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The Walking Dead 10.10 Review – ‘Stalker’

March 1, 2020 | Posted by Katie Hallahan
The Walking Dead - Stalker
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The Walking Dead 10.10 Review – ‘Stalker’  

This week on The Walking Dead, some knockdown, drag-out, bloody fights somehow lead to no one of note being dead or captured.

The plot: After parting ways with the others, Daryl stalks some Whisperers, only to find Alpha leading some of her walkers out of a cave entrance. He ends up in a vicious fight with her that nearly kills them both, but instead they both pass out from injuries in an old mechanic’s garage, Lydia shows up, tells mom she’s really done with her now, and saves Daryl. Alpha is found by her followers and feels that she’s now stronger than ever, her weakness (Lydia) being gone, and they’re going to run the horde over the communities and kill them all. Meanwhile, Gamma turns herself in to Alexandria in order to tell them about the people stuck in the cave. She gets tossed into the cell, eventually convinces them she’s telling the truth. But when they gear up to save them and also check an outpost they believe is under attack, Beta sneaks into Alexandria through underground tunnels, kills some people, and in the end gets away anyways.

This was frustrating to watch. There’s no reason that Alpha or Beta (or a number of other people) should still be alive after this, except that the idiot ball was going around in this episode.

There are some characters I believe wouldn’t kill these two if given the chance. Lydia not killing Alpha I have no problem with, for example. That’s her mother, even if she doesn’t want anything to do with her, and she’s had a screwed up, abusive relationship with her for years. Her pointed question to Daryl, “If it was your father, could you have?” rings true. However, even with the question of Connie’s survival out there, I just don’t believe that Daryl wouldn’t kill Alpha when he had the chance in that fight. I also don’t believe he’d have left the knife just sitting there for her to grab! I don’t mind at all it being a hard fight on him, it’s good to show that these people can be challenged or bested sometimes, but the fact that he leaves her to push back some walkers?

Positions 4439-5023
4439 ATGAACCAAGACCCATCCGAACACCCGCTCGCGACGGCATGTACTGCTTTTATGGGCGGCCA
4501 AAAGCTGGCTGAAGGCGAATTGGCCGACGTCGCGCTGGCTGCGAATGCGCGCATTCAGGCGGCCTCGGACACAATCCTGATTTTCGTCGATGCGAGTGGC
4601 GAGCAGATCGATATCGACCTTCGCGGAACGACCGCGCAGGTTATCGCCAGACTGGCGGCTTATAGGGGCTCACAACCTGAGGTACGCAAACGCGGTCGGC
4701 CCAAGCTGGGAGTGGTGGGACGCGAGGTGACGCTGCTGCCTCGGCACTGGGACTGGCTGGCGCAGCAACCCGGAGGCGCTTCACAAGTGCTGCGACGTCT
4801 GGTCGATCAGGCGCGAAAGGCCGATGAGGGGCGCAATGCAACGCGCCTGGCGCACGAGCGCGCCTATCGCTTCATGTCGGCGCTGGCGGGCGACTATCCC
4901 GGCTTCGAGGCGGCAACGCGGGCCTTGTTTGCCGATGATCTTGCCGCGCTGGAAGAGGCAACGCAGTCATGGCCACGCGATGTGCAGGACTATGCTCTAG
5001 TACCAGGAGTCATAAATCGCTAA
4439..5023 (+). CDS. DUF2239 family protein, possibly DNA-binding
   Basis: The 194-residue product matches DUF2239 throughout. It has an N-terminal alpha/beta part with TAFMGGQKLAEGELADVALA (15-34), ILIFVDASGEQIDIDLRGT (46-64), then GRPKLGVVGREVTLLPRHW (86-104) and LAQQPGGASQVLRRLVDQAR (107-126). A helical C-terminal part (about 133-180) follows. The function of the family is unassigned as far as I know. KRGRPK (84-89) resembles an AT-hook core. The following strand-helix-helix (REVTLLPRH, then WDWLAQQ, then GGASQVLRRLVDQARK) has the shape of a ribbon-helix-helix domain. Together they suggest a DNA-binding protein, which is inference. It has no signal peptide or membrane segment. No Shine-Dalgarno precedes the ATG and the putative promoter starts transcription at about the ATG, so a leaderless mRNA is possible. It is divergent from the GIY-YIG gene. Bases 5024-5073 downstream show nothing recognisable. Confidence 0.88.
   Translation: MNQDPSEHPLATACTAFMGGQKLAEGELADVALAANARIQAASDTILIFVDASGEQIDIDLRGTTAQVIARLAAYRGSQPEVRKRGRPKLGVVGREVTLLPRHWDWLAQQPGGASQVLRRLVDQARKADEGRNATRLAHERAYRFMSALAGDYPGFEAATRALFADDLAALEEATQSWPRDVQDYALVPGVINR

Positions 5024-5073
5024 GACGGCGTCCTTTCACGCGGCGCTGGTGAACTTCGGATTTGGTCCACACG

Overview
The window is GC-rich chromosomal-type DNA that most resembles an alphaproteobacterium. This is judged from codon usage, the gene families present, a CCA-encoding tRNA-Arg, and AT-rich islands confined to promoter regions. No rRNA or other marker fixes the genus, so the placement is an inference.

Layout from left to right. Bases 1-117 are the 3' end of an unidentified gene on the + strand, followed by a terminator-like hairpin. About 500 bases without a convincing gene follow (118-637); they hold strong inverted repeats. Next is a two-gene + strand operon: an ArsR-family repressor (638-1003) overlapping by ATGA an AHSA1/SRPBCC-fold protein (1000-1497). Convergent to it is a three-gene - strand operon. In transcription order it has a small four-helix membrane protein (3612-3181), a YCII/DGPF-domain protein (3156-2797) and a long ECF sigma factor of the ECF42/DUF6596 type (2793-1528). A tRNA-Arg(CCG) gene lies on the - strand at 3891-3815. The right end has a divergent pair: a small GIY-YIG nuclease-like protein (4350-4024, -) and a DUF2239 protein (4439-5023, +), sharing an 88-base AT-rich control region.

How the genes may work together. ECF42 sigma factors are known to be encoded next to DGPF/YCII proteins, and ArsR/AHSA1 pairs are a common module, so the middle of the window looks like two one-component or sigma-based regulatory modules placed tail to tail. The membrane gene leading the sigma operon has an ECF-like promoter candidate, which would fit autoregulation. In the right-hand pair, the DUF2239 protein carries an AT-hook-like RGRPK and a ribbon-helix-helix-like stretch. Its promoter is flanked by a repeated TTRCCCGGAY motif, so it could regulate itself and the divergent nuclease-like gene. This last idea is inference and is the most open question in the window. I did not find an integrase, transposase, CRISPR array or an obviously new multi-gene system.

And then we’ve got Beta. First of all, the whole sneaking in via a secret tunnel/fake grave? Really? I understand that this was meant to have been put in place by Dante, but…how? When? The Whisperers were away until fairly recently, sure, I guess. But this still feels like something that would’ve been useful or used before now. His killing spree in Alexandria just left me feeling baffled. I know Beta is formidable, but killing that many people without making enough noise to draw attention in a quiet Alexandria at night? Not one of them getting away? Then we get to the cell and the confrontation with Gamma–and while I did briefly question him finding the cell, Dante probably sent maps of the town to the Whisperers. Why did Laura not kill him when she had the chance? While a captive Whisperer certainly has potential for information or leverage, not when he’s a clear and present danger! Don’t just hold a weapon on him and send away the only other person in the room, you fool! And then the fact that thanks to Gamma, or rather, Mary making her desperate play to keep him from killing Rosita, Beta just gets to…walk out of there with her? No one tried to stop them, including Rosita? After that, I figured the reason that Gabriel’s group knew to hide in the woods was because Rosita radioed ahead to let them know the pair was coming. But, no…they also let Beta get away and only barely believe Mary’s story.

I can see that the writers wanted to have a number of specific encounters here, for various reasons, but the way they forced them to happen and unfold was poorly done. These writers can do so much better than this and it’s disappointing and frustrating to see an episode as flimsy as this.

That said, it’s what we got, so, what else did it give us?